Climate change talk at the botanical gardens

On August 31st I gave a small public talk at the Tofino Botanical Gardens. The announcement was circulated on a local newsgroup and looked something like this:

"Climate change has not been proven therefore it should not be believed." 
How public misconceptions about science harm the debate about climate change.

Wednesday, August 31st, 201     7:30 – 9:00 pm

Darwin’s Café, Tofino Botanical Gardens

Presentation & discussion, “café style.”
No charge; refreshments available.
Scientists (scientific “producers”) and the public (scientific “consumers”) each face a distinctive problem. Producers face the problem of how to know when their theories and experiments are tracking the truth. Consumers face the problem of deciding which scientific “expert” to trust on matters impacting public policy.  The standard solution to the producer problem is the (so called) scientific method. The standard solution to the consumer problem is to base policy decisions on scientific consensus (as much as possible). Dr. Stefan Linquist argues that both the scientific method and the consensus-rule are flawed, and that these misconceptions about science have negative implications for public debates over climate change. (e.g. that it has not been proven and therefore should not be believed). Join us for a short presentation followed by a discussion of these ideas.

Thanks to the Clayoquot Biosphere Trust for co-hosting this event, and also for providing support for our group. Here is the CBT blog link to their site. 


Approximately 35 people attended the discussion. The audience members consisted of several locals and some visiting university students. For me, the discussion was very fun and rewarding. My aim was to identify some standard misconceptions about the nature of science that can have (in my opinion) a damaging influence on public discussions about climate change. One of these misconceptions is the emphasis on scientific consensus as the deciding factor when debating anthropogenic climate change. It is not the business of science to generate consensus, I argue, and one ought to expect continued scientific disagreement over climate change issues.The history of science tells us that opposition to the status quo occasionally moves science forward. Scientific progress requires questioning of even our most cherished beliefs..Climate scientists should therefore be cautious not to accept without challenge received wisdom about climate change. My concern is that some scientists are motivated into passive acceptance, for fear that their opposition will be publicly misinterpreted. Ironically, that would be damaging to climate science itself. So hopefully the scientific debate will continue. However, (and this is the second part of the message) do not therefore remain complacent about the importance of this issue.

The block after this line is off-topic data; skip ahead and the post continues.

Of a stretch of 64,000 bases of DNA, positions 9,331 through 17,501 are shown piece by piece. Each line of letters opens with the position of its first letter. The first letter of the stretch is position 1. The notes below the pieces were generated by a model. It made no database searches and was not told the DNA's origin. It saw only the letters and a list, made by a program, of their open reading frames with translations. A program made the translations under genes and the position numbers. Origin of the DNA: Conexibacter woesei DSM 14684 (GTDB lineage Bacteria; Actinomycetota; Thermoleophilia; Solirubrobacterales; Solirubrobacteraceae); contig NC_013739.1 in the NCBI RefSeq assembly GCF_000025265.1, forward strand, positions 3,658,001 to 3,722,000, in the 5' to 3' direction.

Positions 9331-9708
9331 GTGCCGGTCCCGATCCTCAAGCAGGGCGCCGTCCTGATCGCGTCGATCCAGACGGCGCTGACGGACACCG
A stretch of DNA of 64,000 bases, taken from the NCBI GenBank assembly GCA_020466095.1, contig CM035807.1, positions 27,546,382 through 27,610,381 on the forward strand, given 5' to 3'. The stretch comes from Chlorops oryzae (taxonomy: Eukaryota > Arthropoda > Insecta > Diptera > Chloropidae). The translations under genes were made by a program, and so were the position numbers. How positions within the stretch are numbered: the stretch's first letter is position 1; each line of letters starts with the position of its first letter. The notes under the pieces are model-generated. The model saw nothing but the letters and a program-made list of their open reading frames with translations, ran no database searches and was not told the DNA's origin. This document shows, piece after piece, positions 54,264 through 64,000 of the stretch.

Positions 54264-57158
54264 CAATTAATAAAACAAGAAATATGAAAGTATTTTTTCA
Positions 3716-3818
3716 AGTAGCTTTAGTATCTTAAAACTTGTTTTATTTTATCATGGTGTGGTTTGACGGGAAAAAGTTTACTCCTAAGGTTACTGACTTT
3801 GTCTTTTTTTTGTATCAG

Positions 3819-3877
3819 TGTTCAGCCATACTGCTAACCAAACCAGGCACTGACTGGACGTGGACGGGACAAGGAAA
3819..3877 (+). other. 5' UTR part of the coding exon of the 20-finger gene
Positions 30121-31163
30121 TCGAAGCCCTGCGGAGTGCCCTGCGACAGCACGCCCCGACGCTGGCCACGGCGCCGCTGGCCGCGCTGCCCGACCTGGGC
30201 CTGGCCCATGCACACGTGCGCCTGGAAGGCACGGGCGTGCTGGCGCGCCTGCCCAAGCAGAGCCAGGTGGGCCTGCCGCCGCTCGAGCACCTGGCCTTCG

The second part of my talk emphasized a risk management approach to climate change policy. I like to break this topic down into three different levels or sub-problems. Level 1 concerns the rate and magnitude at which average global temperature is likely to be increasing. I use the word "likely" here for a reason. It is doubtful that science will ever know for sure the rate and magnitude of temperature increase to be expected over the next century. But it is possible to agree on certain probabilities. For example, it is probable (according to what I have read) that a two degree C increase over pre industrial levels is likely over the next fifty years, assuming current rates of emission. 

Once these probabilities have been identified, one can then begin to ask Level 2 questions. These are questions about the secondary effects of a given rate and magnitude of temperature increase. For example, how will a two degree increase over 50 years impact the food and water supply, species diversity, and desertification? Such issues are more difficult to predict, since they must take into account a wider range of factors than Level 1 questions. Nonetheless, it remains possible to assign probabilities (if not certainty) to certain projections. 

It is these Level 2 probabilities that should be carried forward  to the Level 3 discussion. At this level one explores the political and social strategies for managing and mitigating the rate of climate change and/or its social, biological and economic impacts. It is simply not clear that a drastic reduction of CO2 emission is the best, let alone the only course of action. Other options include capture and storage, or perhaps compensation to regions most drastically effected. 

That about sums up the message of my talk, which was geared towards finding a more rational approach to public discussions on this topic. Interestingly, one of the main topics of discussion concerned a challenge to the very importance of rationality, at least as far as this issue is concerned. Several participants argued that people are generally not listening to reason over this issue, suggesting that my attempt to clarify the debate is perhaps quixotic.

Although I did my best to defend the use of reason in the arena of environmental decision making, I do see this as a very important challenge to my view. It is important to know how easily reason is trumped by other psychological factors like fear and greed. I simply do not know. However, I do not think that this issue is well served if participants in the public debate pander to these emotional elements. That, to me, is not a model for public decision making. So, perhaps the role of reason in influencing behaviour is limited, but I see it as the only available option, at least in a democratic society like ours.  

1 comment:

  1. Thanks, Stefan, for a very stimulating evening!